This International Women’s Day (March 8th), in honor of the courageous women who changed history, Focus Features is proud to share this piece where Jessica Chastain celebrates the incredible story of Antonina Żabińska, whom she portrays in this month’s upcoming film THE ZOOKEEPER’S WIFE.
Antonina Żabińska was a working wife and mother who, along with her husband, became a hero by saving hundreds of Jews during World War II, providing a safe haven for them in her zoo. At a crucial time of sustaining and elevating women’s rights, we feel it is important to share her story to highlight the strength and bravery of women in history who stood up to injustice. So, let’s band together by taking bold action to help drive change for women through purposeful collaboration this International Women’s Day.
How Will You #BeBoldForChange like Antonina and so many others who have paved the way for women in history? Be inspired at: https://www.internationalwomensday.com/BeBold.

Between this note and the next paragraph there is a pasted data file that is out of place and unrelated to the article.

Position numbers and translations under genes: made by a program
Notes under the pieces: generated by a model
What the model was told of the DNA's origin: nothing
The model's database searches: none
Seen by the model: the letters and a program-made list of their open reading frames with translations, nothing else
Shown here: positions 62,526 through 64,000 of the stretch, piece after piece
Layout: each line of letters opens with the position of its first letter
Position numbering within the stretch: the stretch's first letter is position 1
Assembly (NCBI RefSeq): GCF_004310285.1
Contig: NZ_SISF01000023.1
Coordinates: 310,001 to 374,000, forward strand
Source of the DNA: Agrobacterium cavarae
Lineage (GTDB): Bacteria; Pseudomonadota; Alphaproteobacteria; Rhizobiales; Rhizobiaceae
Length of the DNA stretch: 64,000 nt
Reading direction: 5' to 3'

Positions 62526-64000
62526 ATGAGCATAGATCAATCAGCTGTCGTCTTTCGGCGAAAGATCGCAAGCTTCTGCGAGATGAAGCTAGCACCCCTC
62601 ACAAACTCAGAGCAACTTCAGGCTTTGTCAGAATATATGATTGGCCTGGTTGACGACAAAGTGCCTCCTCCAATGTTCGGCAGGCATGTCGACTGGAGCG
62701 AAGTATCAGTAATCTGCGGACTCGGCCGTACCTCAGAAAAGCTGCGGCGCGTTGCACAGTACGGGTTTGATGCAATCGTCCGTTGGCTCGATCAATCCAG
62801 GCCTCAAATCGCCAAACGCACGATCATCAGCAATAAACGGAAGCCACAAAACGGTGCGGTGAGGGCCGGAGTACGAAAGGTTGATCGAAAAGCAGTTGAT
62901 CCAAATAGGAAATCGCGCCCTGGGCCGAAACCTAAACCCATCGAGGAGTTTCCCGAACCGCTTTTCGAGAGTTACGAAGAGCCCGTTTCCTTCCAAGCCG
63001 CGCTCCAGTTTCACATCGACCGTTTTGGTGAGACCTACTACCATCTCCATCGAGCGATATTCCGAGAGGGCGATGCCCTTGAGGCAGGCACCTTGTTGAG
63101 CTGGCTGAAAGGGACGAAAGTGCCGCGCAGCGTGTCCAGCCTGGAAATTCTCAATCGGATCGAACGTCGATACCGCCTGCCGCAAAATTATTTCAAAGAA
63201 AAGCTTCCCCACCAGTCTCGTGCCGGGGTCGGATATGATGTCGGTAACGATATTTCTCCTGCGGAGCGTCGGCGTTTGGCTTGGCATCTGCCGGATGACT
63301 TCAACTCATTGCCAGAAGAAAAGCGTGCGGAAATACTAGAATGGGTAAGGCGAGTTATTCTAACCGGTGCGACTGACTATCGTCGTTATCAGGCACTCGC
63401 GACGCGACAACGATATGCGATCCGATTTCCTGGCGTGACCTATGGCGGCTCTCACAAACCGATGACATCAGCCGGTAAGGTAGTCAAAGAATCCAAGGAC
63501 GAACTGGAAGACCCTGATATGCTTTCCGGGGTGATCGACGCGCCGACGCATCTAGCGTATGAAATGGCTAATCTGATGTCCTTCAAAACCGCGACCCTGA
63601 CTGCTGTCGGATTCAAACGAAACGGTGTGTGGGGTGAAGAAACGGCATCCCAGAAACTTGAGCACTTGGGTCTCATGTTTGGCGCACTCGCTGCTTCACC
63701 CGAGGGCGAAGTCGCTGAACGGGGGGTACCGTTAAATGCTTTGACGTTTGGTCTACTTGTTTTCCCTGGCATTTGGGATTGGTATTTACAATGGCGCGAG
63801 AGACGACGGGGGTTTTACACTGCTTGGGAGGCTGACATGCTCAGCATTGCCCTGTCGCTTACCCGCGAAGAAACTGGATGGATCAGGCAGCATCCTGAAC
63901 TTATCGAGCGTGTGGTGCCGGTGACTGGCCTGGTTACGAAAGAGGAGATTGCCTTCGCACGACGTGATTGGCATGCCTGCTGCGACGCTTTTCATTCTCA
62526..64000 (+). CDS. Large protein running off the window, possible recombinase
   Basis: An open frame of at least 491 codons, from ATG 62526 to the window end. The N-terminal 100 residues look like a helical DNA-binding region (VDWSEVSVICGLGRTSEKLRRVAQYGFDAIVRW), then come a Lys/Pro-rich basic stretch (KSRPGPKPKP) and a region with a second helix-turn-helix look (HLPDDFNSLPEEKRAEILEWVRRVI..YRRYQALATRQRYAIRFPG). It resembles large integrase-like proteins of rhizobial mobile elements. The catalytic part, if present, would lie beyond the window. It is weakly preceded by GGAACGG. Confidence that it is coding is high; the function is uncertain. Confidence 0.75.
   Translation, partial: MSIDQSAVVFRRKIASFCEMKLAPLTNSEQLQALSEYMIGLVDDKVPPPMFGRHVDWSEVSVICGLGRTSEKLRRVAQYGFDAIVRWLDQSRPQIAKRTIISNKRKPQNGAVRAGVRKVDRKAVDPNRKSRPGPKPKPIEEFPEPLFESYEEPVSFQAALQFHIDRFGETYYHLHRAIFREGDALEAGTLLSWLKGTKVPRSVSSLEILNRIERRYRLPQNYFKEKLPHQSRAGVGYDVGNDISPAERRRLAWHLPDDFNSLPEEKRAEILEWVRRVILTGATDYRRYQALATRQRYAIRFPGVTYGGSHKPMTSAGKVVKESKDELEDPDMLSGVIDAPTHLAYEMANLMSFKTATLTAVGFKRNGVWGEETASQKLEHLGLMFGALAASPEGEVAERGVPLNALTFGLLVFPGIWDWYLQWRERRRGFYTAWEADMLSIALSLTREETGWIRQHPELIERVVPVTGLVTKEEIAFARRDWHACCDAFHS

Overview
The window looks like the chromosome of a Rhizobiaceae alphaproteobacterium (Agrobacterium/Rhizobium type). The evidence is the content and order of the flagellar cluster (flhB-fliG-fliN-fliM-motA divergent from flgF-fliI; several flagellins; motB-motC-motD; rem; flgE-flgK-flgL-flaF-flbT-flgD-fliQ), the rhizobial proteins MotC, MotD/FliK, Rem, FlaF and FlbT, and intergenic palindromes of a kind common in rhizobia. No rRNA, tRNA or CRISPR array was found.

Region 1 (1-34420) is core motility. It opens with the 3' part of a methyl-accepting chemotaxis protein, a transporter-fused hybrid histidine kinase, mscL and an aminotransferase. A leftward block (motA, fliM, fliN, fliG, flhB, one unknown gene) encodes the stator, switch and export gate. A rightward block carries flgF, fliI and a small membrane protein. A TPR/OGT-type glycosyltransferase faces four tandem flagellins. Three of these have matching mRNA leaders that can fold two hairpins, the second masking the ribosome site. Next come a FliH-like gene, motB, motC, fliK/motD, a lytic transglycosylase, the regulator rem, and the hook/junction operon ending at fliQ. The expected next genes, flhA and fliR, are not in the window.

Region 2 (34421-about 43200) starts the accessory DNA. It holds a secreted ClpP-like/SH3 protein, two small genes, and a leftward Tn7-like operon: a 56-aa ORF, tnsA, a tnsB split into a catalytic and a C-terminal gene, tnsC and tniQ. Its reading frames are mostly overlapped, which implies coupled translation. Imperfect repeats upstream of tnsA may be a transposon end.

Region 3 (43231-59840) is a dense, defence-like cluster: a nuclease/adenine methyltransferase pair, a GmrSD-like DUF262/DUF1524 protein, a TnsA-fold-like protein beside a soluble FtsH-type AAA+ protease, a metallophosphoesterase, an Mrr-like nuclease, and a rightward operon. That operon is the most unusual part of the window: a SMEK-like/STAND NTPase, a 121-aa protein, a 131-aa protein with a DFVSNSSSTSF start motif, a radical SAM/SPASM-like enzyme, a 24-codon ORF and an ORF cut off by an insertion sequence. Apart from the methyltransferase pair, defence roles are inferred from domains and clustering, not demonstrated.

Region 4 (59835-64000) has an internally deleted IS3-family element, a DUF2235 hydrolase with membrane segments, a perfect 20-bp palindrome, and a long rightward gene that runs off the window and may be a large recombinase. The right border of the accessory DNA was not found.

More about THE ZOOKEEPER’S WIFE:
Release Date: March 31, 2017
Story: The real-life story of one working wife and mother who became a hero to hundreds during World War II. In 1939 Poland, Antonina Żabińska (portrayed by two-time Academy Award nominee Jessica Chastain) and her husband, Dr. Jan Żabiński (Johan Heldenbergh of “The Broken Circle Breakdown”), have the Warsaw Zoo flourishing under his stewardship and her care. When their country is invaded by the Germans, Jan and Antonina are stunned – and forced to report to the Reich’s newly appointed chief zoologist, Lutz Heck (Daniel Brühl of “Captain America: Civil War”). To fight back on their own terms, Antonina and Jan covertly begin working with the Resistance – and put into action plans to save lives out of what has become the Warsaw Ghetto, with Antonina putting herself and even her children at great risk.
Director: Niki Caro (“North Country,” “Whale Rider,” “McFarland, USA”)
Writer: Angela Workman (“War Bride”), based on the nonfiction book by Diane Ackerman
Cast: Jessica Chastain, Johan Heldenbergh, Michael McElhatton, and Daniel Brühl
Running Time: 126 minutes